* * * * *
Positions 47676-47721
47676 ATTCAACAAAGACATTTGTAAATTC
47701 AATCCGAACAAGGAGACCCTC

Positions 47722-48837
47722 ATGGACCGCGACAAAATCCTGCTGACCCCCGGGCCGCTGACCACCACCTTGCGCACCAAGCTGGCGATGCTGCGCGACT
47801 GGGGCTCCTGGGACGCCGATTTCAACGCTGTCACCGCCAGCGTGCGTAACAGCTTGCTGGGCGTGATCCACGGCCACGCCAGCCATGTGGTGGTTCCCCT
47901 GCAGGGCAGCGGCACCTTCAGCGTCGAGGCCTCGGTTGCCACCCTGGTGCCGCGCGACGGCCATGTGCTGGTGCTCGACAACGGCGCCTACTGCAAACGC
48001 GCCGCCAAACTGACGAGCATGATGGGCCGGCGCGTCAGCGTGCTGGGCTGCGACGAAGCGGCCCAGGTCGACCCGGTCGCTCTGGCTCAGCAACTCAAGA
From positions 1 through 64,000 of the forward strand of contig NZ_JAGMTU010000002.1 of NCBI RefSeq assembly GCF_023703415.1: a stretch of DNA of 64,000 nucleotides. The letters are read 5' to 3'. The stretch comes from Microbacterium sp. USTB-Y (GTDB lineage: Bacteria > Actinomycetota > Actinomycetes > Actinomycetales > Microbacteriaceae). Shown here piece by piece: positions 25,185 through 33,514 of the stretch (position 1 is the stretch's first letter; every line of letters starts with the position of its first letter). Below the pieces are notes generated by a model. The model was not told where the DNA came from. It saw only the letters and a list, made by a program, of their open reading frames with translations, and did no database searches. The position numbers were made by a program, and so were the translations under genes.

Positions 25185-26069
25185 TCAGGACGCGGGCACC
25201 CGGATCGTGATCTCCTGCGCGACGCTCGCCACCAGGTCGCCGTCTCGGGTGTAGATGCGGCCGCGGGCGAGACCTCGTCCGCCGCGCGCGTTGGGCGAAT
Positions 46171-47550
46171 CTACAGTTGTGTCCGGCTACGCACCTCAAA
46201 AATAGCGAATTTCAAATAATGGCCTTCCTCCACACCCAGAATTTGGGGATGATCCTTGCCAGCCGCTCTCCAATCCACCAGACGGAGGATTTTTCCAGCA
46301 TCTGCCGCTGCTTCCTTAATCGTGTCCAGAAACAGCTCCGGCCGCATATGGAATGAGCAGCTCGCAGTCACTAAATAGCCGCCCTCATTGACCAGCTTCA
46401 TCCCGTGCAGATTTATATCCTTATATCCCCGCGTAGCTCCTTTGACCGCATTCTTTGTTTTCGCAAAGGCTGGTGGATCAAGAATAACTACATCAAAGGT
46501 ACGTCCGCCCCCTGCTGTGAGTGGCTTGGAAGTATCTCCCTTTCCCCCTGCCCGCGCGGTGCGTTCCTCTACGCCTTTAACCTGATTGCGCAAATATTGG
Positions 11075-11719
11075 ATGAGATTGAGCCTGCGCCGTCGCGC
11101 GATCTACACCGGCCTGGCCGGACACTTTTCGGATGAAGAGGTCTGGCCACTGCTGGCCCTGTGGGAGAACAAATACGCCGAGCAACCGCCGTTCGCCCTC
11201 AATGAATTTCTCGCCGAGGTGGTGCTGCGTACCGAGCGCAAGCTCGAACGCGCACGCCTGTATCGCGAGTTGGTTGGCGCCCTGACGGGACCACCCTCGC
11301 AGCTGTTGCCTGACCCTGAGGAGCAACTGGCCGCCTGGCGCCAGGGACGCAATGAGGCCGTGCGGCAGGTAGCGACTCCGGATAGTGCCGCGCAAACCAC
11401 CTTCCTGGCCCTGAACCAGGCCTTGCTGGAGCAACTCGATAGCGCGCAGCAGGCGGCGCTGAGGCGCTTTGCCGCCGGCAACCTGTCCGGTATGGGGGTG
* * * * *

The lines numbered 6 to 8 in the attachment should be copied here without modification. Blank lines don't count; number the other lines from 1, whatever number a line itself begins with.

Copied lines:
47801 GGGGCTCCTGGGACGCCGATTTCAACGCTGTCACCGCCAGCGTGCGTAACAGCTTGCTGGGCGTGATCCACGGCCACGCCAGCCATGTGGTGGTTCCCCT
47901 GCAGGGCAGCGGCACCTTCAGCGTCGAGGCCTCGGTTGCCACCCTGGTGCCGCGCGACGGCCATGTGCTGGTGCTCGACAACGGCGCCTACTGCAAACGC
48001 GCCGCCAAACTGACGAGCATGATGGGCCGGCGCGTCAGCGTGCTGGGCTGCGACGAAGCGGCCCAGGTCGACCCGGTCGCTCTGGCTCAGCAACTCAAGA